Contact: State Rep. Ross Ford
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OKLAHOMA CITY – State Rep. Ross Ford (R-Broken Arrow) on Wednesday held an interim study on possible changes to the Oklahoma Sex Offender Registry. The study took place before the House Public Safety Committee.
“Society is safer when we know where sex offenders are,” Ford said. “One issue is language in statute that allows a sex offender 72 hours from the time they are released from Department of Corrections custody to register an address. Some don’t bother to register; others say they just arrived in town and the 72 hasn’t started yet. We need to make sure they are following the rules.”
Ford said he also wanted to look at language for homeless offenders, which currently says they can give an approximate location for their whereabouts. That is too vague for the courts, he said. Approximate can be five miles or 100 miles, he said. Ford also asked presenters to discuss the current level system that ranks sex offense crimes by severity and to discuss the pros and cons of possibly releveling after a number of years has elapsed from the original sentence.
Another area of concern, Ford said, is protection for senior citizens.
“We currently focus a lot of our efforts on protecting children by not allowing sex offenders to live in proximity to schools or daycares,” he said. “We need to consider protections for those in our nursing homes and other places that serve senior citizens.”
Other presenters were Lt. John Adams with the Tulsa Police Department; Lt. Derrick Hopkins with Norman Police; Cheri Bolz and Margie Weaver with the Department of Corrections (DOC); Paul Wilkening, an attorney with clients on the registry; and Kelsey Landon and Derek Carnaham from Oklahoma Reform Sex Offender Laws (OKRSOL).
Presenters spoke of the challenges of not knowing where sex offenders actually live or can be located and the lack of manpower to track them.
Lt. Adams spoke of the need to lessen restrictions on where sex offenders can live if their victim is 19 years or older. Not letting them live within 2,000 feet of a school, daycare, park or the residence of their victim, for instance, when the victim is not a child, blocks access to housing, support systems and places where offenders can work. This forces many offenders to either evade the system or become homeless, he said, making it harder to know their whereabouts.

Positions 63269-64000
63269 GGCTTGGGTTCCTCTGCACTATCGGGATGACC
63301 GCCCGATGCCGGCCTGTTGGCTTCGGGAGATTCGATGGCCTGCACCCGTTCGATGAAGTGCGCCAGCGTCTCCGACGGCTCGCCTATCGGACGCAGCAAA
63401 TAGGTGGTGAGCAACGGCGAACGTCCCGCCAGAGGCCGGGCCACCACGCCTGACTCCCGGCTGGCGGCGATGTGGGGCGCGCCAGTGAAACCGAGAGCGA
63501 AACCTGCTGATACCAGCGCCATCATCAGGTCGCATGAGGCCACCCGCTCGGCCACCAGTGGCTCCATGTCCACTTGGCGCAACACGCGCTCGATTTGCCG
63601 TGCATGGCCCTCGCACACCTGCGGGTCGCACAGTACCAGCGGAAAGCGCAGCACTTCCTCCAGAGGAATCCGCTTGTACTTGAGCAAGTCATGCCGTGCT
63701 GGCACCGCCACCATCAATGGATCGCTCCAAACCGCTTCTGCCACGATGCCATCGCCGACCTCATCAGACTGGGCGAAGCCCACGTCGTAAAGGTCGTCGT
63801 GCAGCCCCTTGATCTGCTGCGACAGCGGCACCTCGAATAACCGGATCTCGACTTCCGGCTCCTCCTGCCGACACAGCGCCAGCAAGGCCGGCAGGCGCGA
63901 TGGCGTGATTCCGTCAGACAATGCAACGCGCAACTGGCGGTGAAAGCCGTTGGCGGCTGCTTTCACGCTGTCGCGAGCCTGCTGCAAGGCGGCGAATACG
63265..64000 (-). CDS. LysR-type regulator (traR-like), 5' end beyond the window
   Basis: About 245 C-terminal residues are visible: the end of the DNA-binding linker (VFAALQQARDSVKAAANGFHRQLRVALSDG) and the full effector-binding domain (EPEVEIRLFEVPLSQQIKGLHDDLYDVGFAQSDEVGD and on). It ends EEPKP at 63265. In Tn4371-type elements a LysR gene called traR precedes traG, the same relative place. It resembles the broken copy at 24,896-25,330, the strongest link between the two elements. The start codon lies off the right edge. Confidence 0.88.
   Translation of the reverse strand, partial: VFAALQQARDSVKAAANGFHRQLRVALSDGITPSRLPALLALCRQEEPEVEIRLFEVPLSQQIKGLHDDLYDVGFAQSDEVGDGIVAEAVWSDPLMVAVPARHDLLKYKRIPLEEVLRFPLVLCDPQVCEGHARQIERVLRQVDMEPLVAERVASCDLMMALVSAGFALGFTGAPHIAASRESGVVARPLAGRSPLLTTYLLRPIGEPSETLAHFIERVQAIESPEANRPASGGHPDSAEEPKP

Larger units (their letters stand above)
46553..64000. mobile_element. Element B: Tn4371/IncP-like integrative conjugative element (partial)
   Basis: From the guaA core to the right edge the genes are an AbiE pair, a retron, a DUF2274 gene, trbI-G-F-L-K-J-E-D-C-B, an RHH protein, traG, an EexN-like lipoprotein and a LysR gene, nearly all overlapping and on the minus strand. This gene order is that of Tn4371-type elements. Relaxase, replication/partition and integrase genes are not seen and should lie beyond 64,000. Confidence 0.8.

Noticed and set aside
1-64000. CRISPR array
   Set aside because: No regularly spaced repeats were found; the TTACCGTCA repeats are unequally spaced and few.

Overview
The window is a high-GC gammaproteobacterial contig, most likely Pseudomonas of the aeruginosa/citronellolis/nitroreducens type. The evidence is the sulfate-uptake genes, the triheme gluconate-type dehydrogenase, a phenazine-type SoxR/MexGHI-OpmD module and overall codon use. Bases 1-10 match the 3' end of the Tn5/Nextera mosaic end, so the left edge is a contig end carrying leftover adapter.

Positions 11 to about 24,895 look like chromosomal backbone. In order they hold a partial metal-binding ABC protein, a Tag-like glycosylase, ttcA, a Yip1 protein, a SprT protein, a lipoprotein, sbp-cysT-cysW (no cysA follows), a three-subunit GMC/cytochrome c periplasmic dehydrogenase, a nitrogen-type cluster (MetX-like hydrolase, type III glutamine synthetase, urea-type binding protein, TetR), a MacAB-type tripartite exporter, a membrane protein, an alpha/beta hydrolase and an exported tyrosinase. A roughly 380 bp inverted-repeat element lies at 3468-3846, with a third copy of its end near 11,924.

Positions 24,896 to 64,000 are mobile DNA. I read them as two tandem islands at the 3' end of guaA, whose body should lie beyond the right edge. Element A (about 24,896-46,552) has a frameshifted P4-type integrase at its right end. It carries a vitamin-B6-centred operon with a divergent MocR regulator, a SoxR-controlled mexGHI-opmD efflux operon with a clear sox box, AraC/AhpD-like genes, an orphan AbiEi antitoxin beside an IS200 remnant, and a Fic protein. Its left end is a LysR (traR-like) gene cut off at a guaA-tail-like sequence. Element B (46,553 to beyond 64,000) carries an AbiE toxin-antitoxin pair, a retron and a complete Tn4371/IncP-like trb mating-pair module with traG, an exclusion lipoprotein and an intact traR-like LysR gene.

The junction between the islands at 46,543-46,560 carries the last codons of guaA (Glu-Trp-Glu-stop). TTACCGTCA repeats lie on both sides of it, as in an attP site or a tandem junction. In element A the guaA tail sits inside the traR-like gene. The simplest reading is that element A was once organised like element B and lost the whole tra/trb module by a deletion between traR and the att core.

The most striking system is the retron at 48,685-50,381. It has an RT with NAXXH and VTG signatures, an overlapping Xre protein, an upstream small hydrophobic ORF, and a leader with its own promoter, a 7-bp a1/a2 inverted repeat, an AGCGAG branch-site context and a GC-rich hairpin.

Cheri Bolz and Margie Weaver with DOC echoed his comments, saying that because recent changes in law are not retroactive, it forces law enforcement agencies to know each offender’s restrictions. There becomes no way to prosecute or enforce these restrictions, they said.
Wilkening suggested a panel of people from DOC, district attorneys and others need to discuss releveling for offenders who have been labeled for life. He gave an example of a 19-year-old client that had a consensual relationship with a younger teenager and was prosecuted for statutory rape. The victim and her family petitioned the court to ask for the person’s crime to be releveled only to be told there was nothing the court could do.
Carnaham talked about his experience with the registry and how, due to the recent law changes, he has been placed on it for life. He continued to discuss how he’s been forced to move to adhere to the 2,000-foot law when a new park us built and is now living out of a motel with his wife and newborn baby alongside all the other offenders that are forced to live in these few locations.
The 2000-foot restriction on living requirements was supposed to keep the public and their families safe, Ford said, but with the limited housing options available, more offenders are refusing to register with the local law enforcement and living among the public unmonitored.
Ford said his goal is to rewrite statutes to ensure that each sex offender is registered and that law enforcement knows where they are located so they can best keep the public safe.
He quoted an adage, “If you fill a room full of alligators, would your rather have the lights on or off?”